August 28, 2006
lvbndad, no offense taken. Yes, I am one of a handful of members on here calling this mod bunk, and no, I have not personally tried it. I have not personally tried installing a supercharger either, but that doesn't mean I think forced induction is a hoax too.
The difference is that the theory behind forced induction makes sense too. The theory behind the Tornado or throttle body spacer in a carbeurated engine also makes sense. On a fuel injected engine, it just doesn't make sense. Given my somewhat limited knowledge of fluid flow and fluid dynamics, inducing turbulence in the airstream only reduces the airflow. Reducing the airflow can't possibly increase power. It's just not possible. TB Spacers make sense on a carbeurated engine where you need the extra intake length to mix the air and fuel, and a Tornado could help aid that mixing, at the expense of reduced airflow. However, I can see the potential trade-off of reduced airflow versus increased power due to the additional mixing of the fuel with the air yielding better combustion. That same potential for better mixing doesn't exist in port-fuel-injected engine.
Dissociative, yes, the mustang guys have been doing that mod since the early 80s. The key difference, however, is in how the 80s and 90s OBD-I equipped vehicles interpreted the TPS signal compared to how the OBD-II equipped vehicles interpret the signal. OBD-I vehicles with the TFI modules and EEC-IV modules used the specific voltage as an input. If that base voltage was off, it affected the fuel delivery rate. However, with an OBD-II equipped vehicle, as quoted above from the service manual, just cares about the STATE of the voltage, not the actual voltage itself. i.e. the Ratch (minimum) voltage, part throttle, or wide open throttle, and it monitors the rate of change to determine if you're slowly rolling on power, or flooring it.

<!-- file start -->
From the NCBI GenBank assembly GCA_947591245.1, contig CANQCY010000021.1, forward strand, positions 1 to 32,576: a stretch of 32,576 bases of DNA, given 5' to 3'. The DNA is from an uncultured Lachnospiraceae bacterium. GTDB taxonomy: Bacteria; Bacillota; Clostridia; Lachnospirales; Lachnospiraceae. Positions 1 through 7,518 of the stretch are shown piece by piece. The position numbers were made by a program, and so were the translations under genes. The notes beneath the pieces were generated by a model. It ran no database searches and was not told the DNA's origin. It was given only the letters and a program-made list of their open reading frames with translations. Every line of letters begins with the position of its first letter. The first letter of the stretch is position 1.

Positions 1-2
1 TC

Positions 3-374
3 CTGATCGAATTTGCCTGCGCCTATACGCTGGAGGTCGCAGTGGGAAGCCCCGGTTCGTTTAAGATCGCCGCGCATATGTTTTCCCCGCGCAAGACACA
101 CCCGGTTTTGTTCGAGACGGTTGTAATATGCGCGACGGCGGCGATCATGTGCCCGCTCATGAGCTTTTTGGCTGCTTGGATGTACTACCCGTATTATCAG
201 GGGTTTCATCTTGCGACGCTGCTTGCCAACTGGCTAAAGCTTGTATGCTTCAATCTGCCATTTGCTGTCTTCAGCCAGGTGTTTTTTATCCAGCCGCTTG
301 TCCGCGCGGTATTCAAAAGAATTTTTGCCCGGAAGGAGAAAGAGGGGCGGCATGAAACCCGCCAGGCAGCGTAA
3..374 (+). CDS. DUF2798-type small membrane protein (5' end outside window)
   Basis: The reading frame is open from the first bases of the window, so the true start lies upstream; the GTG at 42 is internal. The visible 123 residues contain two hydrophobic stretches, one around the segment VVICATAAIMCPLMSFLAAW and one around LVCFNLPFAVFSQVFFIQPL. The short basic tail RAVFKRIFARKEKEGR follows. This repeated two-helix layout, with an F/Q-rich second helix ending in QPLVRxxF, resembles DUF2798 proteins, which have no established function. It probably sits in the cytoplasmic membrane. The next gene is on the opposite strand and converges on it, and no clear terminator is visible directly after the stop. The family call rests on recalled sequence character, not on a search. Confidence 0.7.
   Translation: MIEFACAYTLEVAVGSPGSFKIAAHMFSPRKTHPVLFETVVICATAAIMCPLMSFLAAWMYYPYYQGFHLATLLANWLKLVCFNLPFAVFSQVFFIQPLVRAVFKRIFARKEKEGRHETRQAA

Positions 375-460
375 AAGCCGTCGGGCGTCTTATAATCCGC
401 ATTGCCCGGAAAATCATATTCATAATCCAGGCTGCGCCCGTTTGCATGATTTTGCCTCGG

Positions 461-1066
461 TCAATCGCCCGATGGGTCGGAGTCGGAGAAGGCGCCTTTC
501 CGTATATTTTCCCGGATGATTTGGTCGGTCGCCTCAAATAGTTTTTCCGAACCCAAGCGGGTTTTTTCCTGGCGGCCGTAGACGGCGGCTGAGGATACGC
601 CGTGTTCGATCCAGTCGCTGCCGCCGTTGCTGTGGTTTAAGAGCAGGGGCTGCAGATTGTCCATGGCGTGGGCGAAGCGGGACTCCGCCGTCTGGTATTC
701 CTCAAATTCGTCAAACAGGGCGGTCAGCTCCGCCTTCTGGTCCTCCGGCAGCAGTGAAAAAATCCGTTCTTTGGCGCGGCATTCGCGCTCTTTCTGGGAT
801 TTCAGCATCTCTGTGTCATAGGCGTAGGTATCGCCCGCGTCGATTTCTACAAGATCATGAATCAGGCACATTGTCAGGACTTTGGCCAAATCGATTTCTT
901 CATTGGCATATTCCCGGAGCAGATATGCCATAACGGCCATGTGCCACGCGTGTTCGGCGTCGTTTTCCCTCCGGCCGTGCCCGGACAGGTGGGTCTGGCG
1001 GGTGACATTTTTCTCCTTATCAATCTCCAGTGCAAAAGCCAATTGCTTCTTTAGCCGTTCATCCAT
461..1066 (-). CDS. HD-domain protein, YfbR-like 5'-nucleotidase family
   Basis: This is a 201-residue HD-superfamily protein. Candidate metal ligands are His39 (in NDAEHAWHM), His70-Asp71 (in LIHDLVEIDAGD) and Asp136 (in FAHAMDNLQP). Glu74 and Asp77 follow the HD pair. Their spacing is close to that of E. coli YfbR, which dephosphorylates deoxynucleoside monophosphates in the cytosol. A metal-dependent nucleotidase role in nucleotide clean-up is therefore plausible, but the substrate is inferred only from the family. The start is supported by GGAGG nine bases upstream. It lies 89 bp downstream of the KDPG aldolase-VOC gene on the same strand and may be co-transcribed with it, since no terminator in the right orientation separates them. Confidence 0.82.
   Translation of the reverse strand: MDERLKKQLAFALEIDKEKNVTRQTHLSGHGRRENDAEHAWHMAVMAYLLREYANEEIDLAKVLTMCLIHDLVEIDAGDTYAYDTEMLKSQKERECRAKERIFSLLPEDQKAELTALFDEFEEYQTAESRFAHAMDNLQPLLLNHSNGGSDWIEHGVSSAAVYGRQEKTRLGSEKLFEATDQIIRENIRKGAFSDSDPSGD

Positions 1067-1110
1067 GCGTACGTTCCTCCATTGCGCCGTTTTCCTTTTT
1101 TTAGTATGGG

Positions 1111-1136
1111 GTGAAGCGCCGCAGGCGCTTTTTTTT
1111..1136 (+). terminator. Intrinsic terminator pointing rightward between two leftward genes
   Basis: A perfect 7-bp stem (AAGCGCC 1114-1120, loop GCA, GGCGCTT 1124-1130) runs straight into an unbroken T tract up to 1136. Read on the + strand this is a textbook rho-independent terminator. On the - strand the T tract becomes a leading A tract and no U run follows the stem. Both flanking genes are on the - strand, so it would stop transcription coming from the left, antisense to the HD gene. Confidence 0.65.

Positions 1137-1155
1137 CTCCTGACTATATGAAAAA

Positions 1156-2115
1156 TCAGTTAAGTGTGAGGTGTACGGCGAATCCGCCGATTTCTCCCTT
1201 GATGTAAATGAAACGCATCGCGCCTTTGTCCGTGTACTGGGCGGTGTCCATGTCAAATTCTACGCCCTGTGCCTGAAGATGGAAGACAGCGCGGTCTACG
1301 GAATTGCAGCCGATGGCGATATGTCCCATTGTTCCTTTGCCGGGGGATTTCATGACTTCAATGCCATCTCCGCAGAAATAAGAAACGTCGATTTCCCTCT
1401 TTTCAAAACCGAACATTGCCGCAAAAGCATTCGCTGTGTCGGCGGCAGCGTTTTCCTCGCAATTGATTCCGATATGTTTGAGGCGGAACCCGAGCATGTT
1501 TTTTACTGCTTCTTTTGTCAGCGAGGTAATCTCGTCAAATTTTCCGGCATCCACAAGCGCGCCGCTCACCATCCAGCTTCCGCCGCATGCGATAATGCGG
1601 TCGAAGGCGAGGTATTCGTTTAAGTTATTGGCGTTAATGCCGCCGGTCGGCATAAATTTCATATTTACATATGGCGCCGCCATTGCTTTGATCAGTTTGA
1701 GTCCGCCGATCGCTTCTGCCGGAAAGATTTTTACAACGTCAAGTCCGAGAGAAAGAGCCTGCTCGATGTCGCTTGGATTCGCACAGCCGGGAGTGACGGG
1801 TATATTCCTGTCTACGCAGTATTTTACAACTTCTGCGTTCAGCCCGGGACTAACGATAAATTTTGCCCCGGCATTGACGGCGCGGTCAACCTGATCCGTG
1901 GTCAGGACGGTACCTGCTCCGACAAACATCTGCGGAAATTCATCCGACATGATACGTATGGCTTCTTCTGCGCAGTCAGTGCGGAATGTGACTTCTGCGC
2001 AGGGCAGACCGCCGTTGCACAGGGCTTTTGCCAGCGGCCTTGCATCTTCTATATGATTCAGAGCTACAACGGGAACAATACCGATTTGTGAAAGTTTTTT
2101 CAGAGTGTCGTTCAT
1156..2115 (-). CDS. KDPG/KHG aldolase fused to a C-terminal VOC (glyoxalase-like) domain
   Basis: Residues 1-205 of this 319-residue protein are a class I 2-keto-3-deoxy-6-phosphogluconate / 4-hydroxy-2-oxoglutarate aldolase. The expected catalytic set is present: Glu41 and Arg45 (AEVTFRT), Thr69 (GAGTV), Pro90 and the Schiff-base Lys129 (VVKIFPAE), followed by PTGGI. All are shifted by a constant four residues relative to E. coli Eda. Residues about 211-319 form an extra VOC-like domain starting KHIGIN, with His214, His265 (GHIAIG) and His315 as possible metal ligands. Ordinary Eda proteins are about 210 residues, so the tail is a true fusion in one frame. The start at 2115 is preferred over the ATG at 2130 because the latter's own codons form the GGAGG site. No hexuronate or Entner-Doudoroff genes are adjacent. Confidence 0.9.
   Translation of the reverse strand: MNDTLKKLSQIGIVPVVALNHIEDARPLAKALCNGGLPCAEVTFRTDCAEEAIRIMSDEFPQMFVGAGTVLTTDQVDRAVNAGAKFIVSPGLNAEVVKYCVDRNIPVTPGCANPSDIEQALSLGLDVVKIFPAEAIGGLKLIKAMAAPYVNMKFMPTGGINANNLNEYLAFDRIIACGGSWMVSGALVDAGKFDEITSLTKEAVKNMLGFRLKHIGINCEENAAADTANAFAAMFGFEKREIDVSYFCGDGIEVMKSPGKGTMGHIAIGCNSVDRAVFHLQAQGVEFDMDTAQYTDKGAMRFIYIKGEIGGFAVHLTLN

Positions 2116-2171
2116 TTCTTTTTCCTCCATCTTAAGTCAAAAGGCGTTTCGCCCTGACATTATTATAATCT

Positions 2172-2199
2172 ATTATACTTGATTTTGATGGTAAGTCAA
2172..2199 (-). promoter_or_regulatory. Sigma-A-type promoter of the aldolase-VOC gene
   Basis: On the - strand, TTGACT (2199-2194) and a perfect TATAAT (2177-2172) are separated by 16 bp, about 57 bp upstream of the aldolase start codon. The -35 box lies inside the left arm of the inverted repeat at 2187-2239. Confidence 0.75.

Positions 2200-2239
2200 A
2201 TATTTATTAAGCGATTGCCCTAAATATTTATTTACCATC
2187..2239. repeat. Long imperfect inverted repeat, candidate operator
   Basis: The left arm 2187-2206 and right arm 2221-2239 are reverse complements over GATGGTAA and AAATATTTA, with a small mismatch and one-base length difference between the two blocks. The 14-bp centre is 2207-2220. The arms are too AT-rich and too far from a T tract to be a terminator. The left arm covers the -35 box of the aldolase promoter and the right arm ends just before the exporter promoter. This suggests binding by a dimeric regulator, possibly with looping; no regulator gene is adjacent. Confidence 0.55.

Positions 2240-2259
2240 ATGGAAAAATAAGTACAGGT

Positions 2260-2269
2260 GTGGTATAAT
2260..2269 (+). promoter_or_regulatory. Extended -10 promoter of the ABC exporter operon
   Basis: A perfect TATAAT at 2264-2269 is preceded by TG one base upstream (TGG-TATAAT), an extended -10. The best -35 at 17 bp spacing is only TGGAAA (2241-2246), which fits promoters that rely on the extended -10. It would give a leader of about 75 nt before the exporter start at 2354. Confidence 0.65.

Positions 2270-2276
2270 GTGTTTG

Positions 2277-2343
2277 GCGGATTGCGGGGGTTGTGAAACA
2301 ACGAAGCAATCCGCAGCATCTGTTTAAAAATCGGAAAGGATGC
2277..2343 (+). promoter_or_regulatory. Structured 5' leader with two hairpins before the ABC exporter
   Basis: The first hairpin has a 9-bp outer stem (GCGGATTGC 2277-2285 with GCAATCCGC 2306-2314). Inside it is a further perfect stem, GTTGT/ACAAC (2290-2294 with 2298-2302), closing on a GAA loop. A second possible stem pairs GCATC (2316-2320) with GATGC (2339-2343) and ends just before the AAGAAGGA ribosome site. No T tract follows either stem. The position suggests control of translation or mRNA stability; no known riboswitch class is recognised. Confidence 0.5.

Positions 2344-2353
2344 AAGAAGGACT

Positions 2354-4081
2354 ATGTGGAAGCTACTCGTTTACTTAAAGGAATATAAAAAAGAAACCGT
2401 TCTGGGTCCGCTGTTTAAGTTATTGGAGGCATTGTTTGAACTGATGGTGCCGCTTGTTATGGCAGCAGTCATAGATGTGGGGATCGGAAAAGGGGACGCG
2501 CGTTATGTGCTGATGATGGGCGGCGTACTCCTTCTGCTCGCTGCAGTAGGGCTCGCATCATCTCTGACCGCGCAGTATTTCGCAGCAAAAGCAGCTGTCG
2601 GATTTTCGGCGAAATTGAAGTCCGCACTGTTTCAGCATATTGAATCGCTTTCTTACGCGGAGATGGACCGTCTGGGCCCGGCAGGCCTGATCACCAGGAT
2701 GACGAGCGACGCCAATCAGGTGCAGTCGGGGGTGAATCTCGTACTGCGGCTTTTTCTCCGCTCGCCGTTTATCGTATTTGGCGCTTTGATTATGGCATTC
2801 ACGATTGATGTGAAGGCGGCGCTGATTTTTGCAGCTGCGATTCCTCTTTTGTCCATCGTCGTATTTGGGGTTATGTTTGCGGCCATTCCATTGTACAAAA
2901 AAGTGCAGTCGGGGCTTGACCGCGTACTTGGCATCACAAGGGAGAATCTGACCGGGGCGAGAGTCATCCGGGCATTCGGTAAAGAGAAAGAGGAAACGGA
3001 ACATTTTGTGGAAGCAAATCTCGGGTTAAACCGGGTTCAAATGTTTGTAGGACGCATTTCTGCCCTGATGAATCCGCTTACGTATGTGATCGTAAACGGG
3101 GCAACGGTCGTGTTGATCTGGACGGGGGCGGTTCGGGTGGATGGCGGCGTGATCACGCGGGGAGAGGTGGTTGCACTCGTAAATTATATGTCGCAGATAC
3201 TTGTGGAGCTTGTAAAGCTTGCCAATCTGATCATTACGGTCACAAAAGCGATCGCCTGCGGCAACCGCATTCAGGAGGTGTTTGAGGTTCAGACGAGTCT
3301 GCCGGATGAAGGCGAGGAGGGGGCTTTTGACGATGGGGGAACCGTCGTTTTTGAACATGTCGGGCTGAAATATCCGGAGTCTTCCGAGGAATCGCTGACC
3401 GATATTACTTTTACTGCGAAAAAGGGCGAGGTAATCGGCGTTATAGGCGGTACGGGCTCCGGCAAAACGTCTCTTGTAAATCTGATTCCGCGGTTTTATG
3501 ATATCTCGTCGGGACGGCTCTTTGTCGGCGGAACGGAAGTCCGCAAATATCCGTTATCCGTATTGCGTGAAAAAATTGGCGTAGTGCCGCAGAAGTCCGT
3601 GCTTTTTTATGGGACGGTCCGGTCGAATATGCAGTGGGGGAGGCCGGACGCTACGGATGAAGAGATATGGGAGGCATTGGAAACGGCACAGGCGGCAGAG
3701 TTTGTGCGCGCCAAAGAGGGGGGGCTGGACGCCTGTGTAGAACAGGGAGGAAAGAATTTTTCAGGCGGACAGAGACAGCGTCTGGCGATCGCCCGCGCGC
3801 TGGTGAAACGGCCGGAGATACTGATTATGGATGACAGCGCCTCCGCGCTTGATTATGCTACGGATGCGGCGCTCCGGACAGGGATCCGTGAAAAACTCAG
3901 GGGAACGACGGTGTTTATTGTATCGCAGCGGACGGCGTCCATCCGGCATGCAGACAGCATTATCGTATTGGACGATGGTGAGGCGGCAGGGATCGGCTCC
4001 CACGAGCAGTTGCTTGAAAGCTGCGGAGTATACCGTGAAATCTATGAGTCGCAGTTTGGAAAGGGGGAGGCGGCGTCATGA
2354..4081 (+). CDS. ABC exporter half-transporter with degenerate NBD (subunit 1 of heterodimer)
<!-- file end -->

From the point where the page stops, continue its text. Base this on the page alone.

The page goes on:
So, again, given how the current electronic engine control system interprets the signal, I fail to see how changing the base voltage (which gets re-learned as the new RATCH voltage on the next start-up) can possible affect idle or throttle response. The logic behind it makes no sense. Until someone can explain that to me, I'm still off the bandwagon.
Also, if you were to look at the Throttle Position Voltage (TP V) PID in the ECU, you'd see that it measures the voltage coming into the PCM from the TPS. If the TPS voltage drops below .49 or jumps above 4.65, it'll store a P1124 DTC indicating as such.
I can't argue the 'seat of the pants dyno says ' argument. Seat-of-the-pants dynos don't provide data. I can tell you that I get 5% better fuel economy when I'm driving with my fingers crossed because I know a dozen other people that have had similar results. That doesn't justify my claim.